As many of you know, a celiac disease diagnosis has forced me to adapt to a gluten-free diet. Ultra-specific fast food establishments such as Gabby’s can sometimes be difficult to navigate, but I had been informed the previous evening that they did in fact offer a “jazz style” burger in which the bun was replaced with lettuce. Not ideal, perhaps, but perfectly acceptable! I ordered a “Seamus burger, jazz-style” and then snagged a seat at the counter. About 10 minutes later, this arrived.
I’m writing this six months after the fact, so perhaps my adjectival command is not what it might have been, but I can say without equivocation that this burger was STUPENDOUS, easily one of the top three that I’ve ever had in my life. If you’re in Nashville, and especially if you’re in the vicinity of Greer Stadium, then you owe it to yourself to make a visit.
Greer Stadium’s iconic guitar scoreboard can be seen from the Gabby’s parking lot, and a record pressing plant (!) is located just down the street as well. Burgers, baseball, and vinyl — what more could you want from life? (Well, actually, I can immediately think of a few other things.) But all good things must come to an end, even if they come in threes, and soon enough I was off to Kodak (or would that be Sevierville?), home of the Tennessee Smokies. My journey was not without its miscues, as you may recall from my Smokies’ “On the Road” post:
I arrived at Smokies Park a bit later than I was aiming for, due to a GPS/common sense snafu in which I drove to a “Stadium Drive” in Knoxville instead of the one in Sevierville. It wasn’t until I made a turn onto “Peyton Manning Pass” that it occurred to me that I may have driven to the University of Tennessee’s Neyland Stadium instead.
This, perhaps, was not my finest moment. But I was nonetheless in good spirits when I arrived at the Hampton Inn. You can see the ballpark from the stadium!
I wrote all about my visit with the Smokies, HERE and HERE and HERE. The next morning I posted Road Trip Hotel Room Review #3, and then embarked upon the long and winding mountain drive to Asheville. Upon arriving I found myself with about two hours of free time, and I decided to make the most of it by doing what I do best: wandering the downtown area in search of independent record stores. In Asheville, a city that prides itself on its cultural eclecticism and general open-mindedness, it didn’t take long to find one.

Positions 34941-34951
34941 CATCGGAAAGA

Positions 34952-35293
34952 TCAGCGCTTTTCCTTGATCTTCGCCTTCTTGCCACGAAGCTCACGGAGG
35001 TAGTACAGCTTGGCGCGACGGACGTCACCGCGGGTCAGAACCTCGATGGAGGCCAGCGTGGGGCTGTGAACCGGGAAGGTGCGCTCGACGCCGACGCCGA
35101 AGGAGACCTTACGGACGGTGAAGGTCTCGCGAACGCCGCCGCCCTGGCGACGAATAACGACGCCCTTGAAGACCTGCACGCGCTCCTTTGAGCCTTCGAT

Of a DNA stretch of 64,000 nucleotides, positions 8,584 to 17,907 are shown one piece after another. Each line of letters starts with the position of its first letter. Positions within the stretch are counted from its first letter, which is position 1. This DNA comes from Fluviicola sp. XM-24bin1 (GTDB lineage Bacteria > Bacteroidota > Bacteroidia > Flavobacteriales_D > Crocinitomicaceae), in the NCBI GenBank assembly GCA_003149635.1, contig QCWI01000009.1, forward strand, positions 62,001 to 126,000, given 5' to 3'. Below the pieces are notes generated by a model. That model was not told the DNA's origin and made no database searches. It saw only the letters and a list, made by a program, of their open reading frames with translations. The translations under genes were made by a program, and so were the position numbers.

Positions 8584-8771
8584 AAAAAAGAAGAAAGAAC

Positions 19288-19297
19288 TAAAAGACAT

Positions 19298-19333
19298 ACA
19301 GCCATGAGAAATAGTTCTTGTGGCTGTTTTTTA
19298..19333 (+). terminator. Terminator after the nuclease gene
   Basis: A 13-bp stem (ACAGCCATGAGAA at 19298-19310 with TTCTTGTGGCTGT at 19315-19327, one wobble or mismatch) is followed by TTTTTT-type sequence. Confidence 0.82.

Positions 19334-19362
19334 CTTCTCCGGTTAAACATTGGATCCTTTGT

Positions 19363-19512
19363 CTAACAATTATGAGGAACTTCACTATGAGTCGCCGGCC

Static Age was a bit dungeon-esque, but it didn’t make me crabby. They had a bunch of Record Store Day stuff that had long become unavailable in New York City, and I was glad to snag Mercury Rev’s “Deserted Songs” as well as a free Sub Pop sampler (they also still had limited edition Bardo Pond and Mugstar releases and in my head I was like “Yo, Asheville heavy psych bros, you gotta get on that.”)
After leaving Static Age I soon came across Voltage Records.
While combing through the stacks at Voltage, I looked up and saw a most familiar site. I had this poster hanging in my bedroom, circa 1996.
Downtown Asheville was bustling on this Saturday afternoon, and despite what some of these pictures may convey it was truly a vibrant and spirited atmosphere.
Downtown also boasts this iconic art deco beauty, the S & W Cafeteria.
S & W was a chain restaurant that served inexpensive (but presumably delicious) Southern cooking. The Asheville location was open from 1929-74, and added to the National Register of Historic Places in 1977. For better or for worse, it is currently being renovated into condominiums.
Interior-wise, the most physically impressive establishment that I visited was the Battery Park Book Exchange and Champagne Bar. This multi-level book store is well organized and offers plenty of comfortable nooks and crannies to sit and drink coffee, wine, and yes, champagne. It’d be a great place to hang out for an hour or two, but, as is often the case on these trips, I just didn’t have the time. And, as is also so often the case, my pictures do not do it justice.
Back outside and once again wandering about, I soon noticed that one of these things is indeed not like the other.
I was not in the market for a red, white, and blue bandanna, but I was in the market to visit another bookstore. I always am. Here’s some interior shots of the plainly named and plainly awesome Downtown News.
Perhaps the best thing about Downtown News was their exemplary (maga)zine selection.
Arthur is currently my favorite magazine and if over the course of reading this blog you’ve found that your sensibilities are similar to mine then please take the time to check it out (I also copped that Mojo with Sabbath on the cover).